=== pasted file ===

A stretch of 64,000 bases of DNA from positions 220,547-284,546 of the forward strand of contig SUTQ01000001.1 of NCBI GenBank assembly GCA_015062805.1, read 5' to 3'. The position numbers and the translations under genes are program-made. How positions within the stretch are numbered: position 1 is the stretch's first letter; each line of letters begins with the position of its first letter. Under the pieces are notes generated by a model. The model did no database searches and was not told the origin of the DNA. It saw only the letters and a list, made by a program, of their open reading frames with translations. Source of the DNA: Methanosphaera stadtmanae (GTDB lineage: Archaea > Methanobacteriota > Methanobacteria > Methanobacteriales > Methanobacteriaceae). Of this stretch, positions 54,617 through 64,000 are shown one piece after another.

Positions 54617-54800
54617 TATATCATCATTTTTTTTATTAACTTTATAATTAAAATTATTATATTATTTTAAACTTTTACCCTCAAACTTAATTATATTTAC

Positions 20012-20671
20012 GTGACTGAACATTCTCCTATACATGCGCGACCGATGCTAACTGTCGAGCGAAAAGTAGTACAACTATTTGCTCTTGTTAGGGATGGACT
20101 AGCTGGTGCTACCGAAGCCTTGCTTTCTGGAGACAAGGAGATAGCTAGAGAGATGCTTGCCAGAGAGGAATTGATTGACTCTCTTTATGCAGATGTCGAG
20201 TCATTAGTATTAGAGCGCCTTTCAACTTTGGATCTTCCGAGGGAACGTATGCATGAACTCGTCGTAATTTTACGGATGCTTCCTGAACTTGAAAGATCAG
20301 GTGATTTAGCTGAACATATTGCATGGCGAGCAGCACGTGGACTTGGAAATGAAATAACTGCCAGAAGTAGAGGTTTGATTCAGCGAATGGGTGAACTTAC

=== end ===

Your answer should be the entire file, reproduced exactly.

A stretch of 64,000 bases of DNA from positions 220,547-284,546 of the forward strand of contig SUTQ01000001.1 of NCBI GenBank assembly GCA_015062805.1, read 5' to 3'. The position numbers and the translations under genes are program-made. How positions within the stretch are numbered: position 1 is the stretch's first letter; each line of letters begins with the position of its first letter. Under the pieces are notes generated by a model. The model did no database searches and was not told the origin of the DNA. It saw only the letters and a list, made by a program, of their open reading frames with translations. Source of the DNA: Methanosphaera stadtmanae (GTDB lineage: Archaea > Methanobacteriota > Methanobacteria > Methanobacteriales > Methanobacteriaceae). Of this stretch, positions 54,617 through 64,000 are shown one piece after another.

Positions 54617-54800
54617 TATATCATCATTTTTTTTATTAACTTTATAATTAAAATTATTATATTATTTTAAACTTTTACCCTCAAACTTAATTATATTTAC

Positions 20012-20671
20012 GTGACTGAACATTCTCCTATACATGCGCGACCGATGCTAACTGTCGAGCGAAAAGTAGTACAACTATTTGCTCTTGTTAGGGATGGACT
20101 AGCTGGTGCTACCGAAGCCTTGCTTTCTGGAGACAAGGAGATAGCTAGAGAGATGCTTGCCAGAGAGGAATTGATTGACTCTCTTTATGCAGATGTCGAG
20201 TCATTAGTATTAGAGCGCCTTTCAACTTTGGATCTTCCGAGGGAACGTATGCATGAACTCGTCGTAATTTTACGGATGCTTCCTGAACTTGAAAGATCAG
20301 GTGATTTAGCTGAACATATTGCATGGCGAGCAGCACGTGGACTTGGAAATGAAATAACTGCCAGAAGTAGAGGTTTGATTCAGCGAATGGGTGAACTTAC